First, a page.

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Hackers’ Toll Goes Beyond Money

January 23, 2012

Computer and data security remains one of the major issues for consumers and small businesses without an in-house IT person or an outsourced IT service to manage their network, and will remain so for the foreseeable future.

The impact goes beyond the financial toll of buying anti-virus and anti-malware applications, anti-spam programs, and firewalls, or paying a computer service to remove an infection, or splurging for a Mac that costs two to three times more than an equivalent Windows computer because they think they’re immune from infections.

Hackers have taken a toll on computer users’ confidence and trust, too.

Hackers have been so clever in designing their attacks to look like legitimate Windows security alerts or legitimate anti-virus alerts that users are often tricked into clicking these fake alerts and triggering the infection.

Burned once, users lose confidence that the security warnings they see are legitimate, so in the future they’re afraid to act on legitimate security alerts. Of course, if they don’t click, they risk the security of their computers and their data.

Hackers have confused computer users on security alerts to the point of near paralysis. Users might spend hours or even days trying to figure out if they should abide by an alert on their system or ignore an alert altogether out of fear that it’s actually an infection. We get many calls from clients asking if they should act on this or that alert.

We’ve seen users lock themselves out of Internet Explorer due to legitimate anti-virus alerts about changes to the executable iexplore.exe following a standard Windows security update. They click the Block option instead of the Allow option, or close out the alert without taking any of the actions offered, and then they can’t access web sites.

Microsoft doesn’t help matters. Take a recent security update from Windows that could cause problems with accessing some secure servers. Windows solution is a Fix-It file that users would run to disable the security update to access the blocked secure server, then go back and run another Fix-It file to re-enable the security update after they’re finished with the secure server.

Honestly, how many consumers and small business people will be comfortable enough with their knowledge of computers or even have the time to perform these kinds of procedures?

Average computer users don’t have the knowledge to determine which updates or alerts to act on and they don’t have the time to learn. And if they don’t perform the updates or follow the alerts, they put their computers and data at risk.

As general rules, I recommend the following:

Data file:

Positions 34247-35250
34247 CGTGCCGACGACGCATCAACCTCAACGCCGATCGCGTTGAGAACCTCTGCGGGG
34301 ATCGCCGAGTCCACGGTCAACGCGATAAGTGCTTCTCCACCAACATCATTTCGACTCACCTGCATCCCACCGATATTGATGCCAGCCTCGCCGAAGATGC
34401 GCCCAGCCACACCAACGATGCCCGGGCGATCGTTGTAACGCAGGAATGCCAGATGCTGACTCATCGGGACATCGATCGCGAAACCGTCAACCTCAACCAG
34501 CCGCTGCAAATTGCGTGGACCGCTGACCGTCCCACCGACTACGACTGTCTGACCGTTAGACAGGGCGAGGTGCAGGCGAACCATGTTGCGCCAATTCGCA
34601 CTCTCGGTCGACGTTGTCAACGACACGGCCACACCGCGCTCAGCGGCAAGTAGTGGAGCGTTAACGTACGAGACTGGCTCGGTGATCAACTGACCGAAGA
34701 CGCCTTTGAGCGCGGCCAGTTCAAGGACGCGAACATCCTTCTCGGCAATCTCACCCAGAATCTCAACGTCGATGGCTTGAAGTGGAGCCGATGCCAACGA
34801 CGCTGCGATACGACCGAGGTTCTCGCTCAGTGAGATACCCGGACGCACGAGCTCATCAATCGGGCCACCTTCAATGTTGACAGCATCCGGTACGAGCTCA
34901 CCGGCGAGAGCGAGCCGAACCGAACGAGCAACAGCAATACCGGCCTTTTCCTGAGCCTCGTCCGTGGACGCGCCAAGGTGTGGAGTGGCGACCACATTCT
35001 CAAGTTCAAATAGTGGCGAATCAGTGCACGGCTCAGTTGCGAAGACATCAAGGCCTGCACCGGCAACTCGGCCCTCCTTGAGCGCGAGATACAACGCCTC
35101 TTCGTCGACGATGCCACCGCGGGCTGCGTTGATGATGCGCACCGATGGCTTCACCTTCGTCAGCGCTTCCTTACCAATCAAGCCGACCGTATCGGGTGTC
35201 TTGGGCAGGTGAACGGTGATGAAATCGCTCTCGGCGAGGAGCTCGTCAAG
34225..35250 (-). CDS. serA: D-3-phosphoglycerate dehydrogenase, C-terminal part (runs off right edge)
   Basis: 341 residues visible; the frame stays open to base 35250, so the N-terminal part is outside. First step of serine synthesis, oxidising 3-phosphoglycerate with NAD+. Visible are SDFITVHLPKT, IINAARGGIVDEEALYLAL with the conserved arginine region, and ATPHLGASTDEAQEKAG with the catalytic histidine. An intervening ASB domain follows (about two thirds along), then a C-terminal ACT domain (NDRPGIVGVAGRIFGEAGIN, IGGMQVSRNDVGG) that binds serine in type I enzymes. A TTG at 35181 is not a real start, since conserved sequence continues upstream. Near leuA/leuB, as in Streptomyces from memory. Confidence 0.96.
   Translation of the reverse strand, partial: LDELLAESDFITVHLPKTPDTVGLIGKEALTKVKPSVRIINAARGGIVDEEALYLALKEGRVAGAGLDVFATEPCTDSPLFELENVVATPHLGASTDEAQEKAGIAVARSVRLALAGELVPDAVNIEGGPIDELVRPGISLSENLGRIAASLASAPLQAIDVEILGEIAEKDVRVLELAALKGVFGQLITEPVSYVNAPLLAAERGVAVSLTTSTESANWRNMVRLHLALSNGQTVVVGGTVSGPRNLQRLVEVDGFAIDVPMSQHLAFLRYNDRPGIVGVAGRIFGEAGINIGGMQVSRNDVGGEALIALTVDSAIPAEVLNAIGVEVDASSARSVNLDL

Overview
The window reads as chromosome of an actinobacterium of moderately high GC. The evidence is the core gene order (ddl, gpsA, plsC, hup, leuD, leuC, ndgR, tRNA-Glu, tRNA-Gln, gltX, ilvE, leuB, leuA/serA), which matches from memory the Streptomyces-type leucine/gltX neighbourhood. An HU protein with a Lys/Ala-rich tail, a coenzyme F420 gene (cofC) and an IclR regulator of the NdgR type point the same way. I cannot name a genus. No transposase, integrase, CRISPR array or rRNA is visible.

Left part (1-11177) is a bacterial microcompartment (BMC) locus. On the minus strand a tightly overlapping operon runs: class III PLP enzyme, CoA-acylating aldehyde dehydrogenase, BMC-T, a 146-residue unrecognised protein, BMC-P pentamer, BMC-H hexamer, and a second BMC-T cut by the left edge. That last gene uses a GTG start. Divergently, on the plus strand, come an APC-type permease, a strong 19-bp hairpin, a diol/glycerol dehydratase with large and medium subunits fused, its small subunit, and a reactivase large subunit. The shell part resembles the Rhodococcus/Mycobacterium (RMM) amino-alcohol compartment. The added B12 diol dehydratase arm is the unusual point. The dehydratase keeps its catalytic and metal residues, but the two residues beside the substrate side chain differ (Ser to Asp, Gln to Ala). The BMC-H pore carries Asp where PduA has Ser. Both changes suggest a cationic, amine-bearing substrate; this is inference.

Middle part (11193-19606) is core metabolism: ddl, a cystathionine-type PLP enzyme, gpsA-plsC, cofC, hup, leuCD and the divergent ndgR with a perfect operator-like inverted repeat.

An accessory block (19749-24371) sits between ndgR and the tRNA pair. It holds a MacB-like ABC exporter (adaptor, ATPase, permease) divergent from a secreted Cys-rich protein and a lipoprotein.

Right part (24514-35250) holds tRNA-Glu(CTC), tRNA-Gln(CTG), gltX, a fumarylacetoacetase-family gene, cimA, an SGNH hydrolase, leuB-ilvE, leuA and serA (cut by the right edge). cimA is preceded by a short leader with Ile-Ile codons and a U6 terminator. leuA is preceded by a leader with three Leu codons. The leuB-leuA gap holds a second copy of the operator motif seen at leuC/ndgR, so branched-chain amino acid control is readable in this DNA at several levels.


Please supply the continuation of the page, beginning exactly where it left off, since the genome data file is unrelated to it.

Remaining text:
• Read the text of the alerts before taking any action. Typically, malware alerts will have tell-tale grammatical or spelling errors as the malware is often written by foreign hackers.
  • Know what anti-virus and anti-malware products are on your system. If the alerts are not from one of those products but something like Windows 7 Security 2012 or Windows XP Security 2012 or some variation on that theme, don’t click. Immediately shut down your computer using the power button to hopefully prevent the malware from installing.
  • For Windows Updates, allow the updates to install. Windows will create a System Restore point that you can revert to if anything goes wrong.
  • If you’re the adventurous type, you can change your Windows Update settings to “Download updates but let me choose whether to install them”, which allows you to choose which updates to install. This can be confusing for the average computer user but is helpful if Microsoft comes out with, say, a new version of its web browser that doesn’t display some web sites properly because the sites haven’t been updated for the new browser.
  • For third-party updates like Adobe Reader or Flash or other third-party applications you might use like iTunes, always create a System Restore point before installing the update. The steps for creating a System Restore point will vary from one version of Windows to the next, so check your Windows Help section for instructions on creating a restore point for your specific version of Windows.

Again, these are general rules and not fool-proof. The point is that you must update your systems to prevent data or financial loss or both.

To avoid this critical task is only inviting bigger problems than the issues you face when things sometimes go wrong in the update process.

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